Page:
Feminism: Feminism has been branded as something negative, which is really unfortunate. I believe feminism stands for equality among the sexes. And I think this is an idea that most people do embrace. The separation between the tarnished word feminism and the ideal of gender equality needs to be bridged through communication and better understanding.
Senior at City Charter High School
Nominated by Councilwoman Natalia Rudiak
Place of special meaning: I love the scenery at the graveyard across the street from my house. When I’m in the cemetery, I like to look at the different years and the names [on the gravestones] because you can learn a lot about the neighborhood that way.
Where she sees herself going: Because my favorite things in the whole world are science and math, I want to be a hematologist. I want to learn more about myself as a sickle-cell patient. It’s something that interests me a lot. And I want to go to PITT after high school because they have a really good medical school and hematology team. And my doctor really wants me to go there because of the hematology team. But I want to go there for me.
Feminism: Well the term feminist has been misused a lot. I think of myself as a feminist... It's not that women are better, or that men are better or worse or whatever, but we are equals and we should be treated equally, paid equally. Because we’re all people. And it’s not fair to be treated more justly because of your gender.
Senior at Syracuse University
Nominated by Assemblywoman Nily Rozic
Place of special meaning: Little Bay Park is special to me because I've come here a lot with my family and friends, and sometimes by myself. I came here when I was making a hard life decision, deciding where I wanted to go for college. I came here to make that decision because I needed time alone. It’s a place that I find very comforting.
Gender differences in leadership? I don’t know if there is necessarily a difference between men and women. I think it’s more how you personally view what leadership is. But I think to me I would describe my leadership style as something that is more based on teamwork and consensus.
Feminism: I think it’s very unfortunate that people have this very radical idea of what feminism is (that women are better than men). But it’s really so simple; it’s about equality, that men and women are equal, and we can achieve the same things. And it’s not based on our gender.
Role models: When people ask me who my role model is, I always say my mother. (Because of her mother, they are both such strong women.) Growing up, that's why I never thought I couldn't achieve something just because of being a woman. Going into society, I learned that’s not really the case––there are structural limitations for women. But I think starting from a young age, my mother and grandmother were the people in my life that said “no, you can do it, and if anything women are stronger.”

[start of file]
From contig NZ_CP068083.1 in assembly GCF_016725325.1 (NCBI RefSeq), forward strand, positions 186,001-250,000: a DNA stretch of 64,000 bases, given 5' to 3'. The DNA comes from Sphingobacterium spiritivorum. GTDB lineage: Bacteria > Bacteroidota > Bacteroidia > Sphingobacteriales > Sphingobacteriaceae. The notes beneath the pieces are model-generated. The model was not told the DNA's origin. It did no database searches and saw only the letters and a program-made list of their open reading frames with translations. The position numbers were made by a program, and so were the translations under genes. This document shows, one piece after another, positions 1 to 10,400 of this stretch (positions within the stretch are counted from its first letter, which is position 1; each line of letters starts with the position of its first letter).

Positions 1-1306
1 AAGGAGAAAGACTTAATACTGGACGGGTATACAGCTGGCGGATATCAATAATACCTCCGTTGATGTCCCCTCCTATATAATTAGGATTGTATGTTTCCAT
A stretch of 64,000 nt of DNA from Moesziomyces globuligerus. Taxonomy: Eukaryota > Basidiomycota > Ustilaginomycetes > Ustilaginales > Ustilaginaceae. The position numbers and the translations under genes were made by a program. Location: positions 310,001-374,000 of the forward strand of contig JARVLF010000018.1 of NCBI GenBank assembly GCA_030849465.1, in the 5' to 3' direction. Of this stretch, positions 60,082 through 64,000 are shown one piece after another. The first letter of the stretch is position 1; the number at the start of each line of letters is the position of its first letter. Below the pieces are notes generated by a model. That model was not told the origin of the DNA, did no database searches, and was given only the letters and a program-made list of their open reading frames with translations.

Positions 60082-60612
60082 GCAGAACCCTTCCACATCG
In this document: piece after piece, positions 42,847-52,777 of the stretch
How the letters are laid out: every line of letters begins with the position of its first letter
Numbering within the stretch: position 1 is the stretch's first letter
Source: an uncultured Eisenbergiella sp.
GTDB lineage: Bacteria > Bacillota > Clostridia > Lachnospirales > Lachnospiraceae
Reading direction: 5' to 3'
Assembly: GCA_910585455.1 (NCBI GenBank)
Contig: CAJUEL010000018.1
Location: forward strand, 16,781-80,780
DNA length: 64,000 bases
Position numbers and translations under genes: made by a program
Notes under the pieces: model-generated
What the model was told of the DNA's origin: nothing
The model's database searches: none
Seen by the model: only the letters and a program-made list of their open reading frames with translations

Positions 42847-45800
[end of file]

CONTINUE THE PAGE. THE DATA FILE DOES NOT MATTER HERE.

Sophomore at Allegheny College
Nominated by Councilwoman Valerie Schey
Place of special meaning: I chose Outpost's Sand Volleyball Courts because volleyball is where I learned most of my discipline, my determination, which got me where I am today. I believe that volleyball and sports in general help kids develop into successful people. Volleyball has always been the kind of sport with team support, but you also have to push yourself.
Athletics and athleticism: As a player, I think I'm pretty enthusiastic. I'm pretty hard on myself but I think every athlete is. I'm the type of player who tries to pick the team up, along with myself. It's all about doing your best on the next point. Defeat has always been hard. As I matured, and as I experienced the game more, I developed the ability to forget the loss of a point and just move on to the next one. But it's been a struggle. My mental game was probably the hardest part, getting out of my head.
Where she sees herself going: I am studying Physics on the Pre-Med track at Alleghany College. I'm hoping to go to Med School. I believe that physics is the science of everything. Physics is in chemistry, physics is in biology, physics is in sports, physics is life basically, in my opinion. I'm interested in Orthopedics. And my greatest goal is to be an orthopedic trauma surgeon at a top-level trauma hospital.
Graduated from Miami University (Ohio)
Nominated by City Clerk Susana Mendoza
Place of special meaning: I chose to be photographed in front of a mural of three women. All three of them are from different ethnic backgrounds, which I love. The mural is beautiful, but it also represents being a woman, and community. All the strong women figures in my life, all the inspiration and support of family––all of that is here in Pilson.
Politics: I love politics because of the environment––it’s so fast-paced and challenging. Everyone I've met has been amazing and I've learned so much in such a short time. I like the competitiveness as well. And Chicago politics in particular is always very interesting, so I really enjoy it.
Role of sports in school: I played lacrosse. I was also a cheerleader and a soccer player.
Lessons sports provide for life and work: Definitely discipline, for sure. Patience, and teamwork above all. I mean every campaign, without the team, without the field team, without everyone working together––nothing could be possible.
Her mother’s mother: My grandmother, oh my goodness, she is a hero. She came to this country not knowing any English. She raised my mom and her brothers by herself, without any family. But she didn't let that stop her; she didn’t let not having a husband stand in her way and she ended up going to college at a very old age but she did it on her own. And she's always taught me that I can achieve whatever I want in life, no matter what.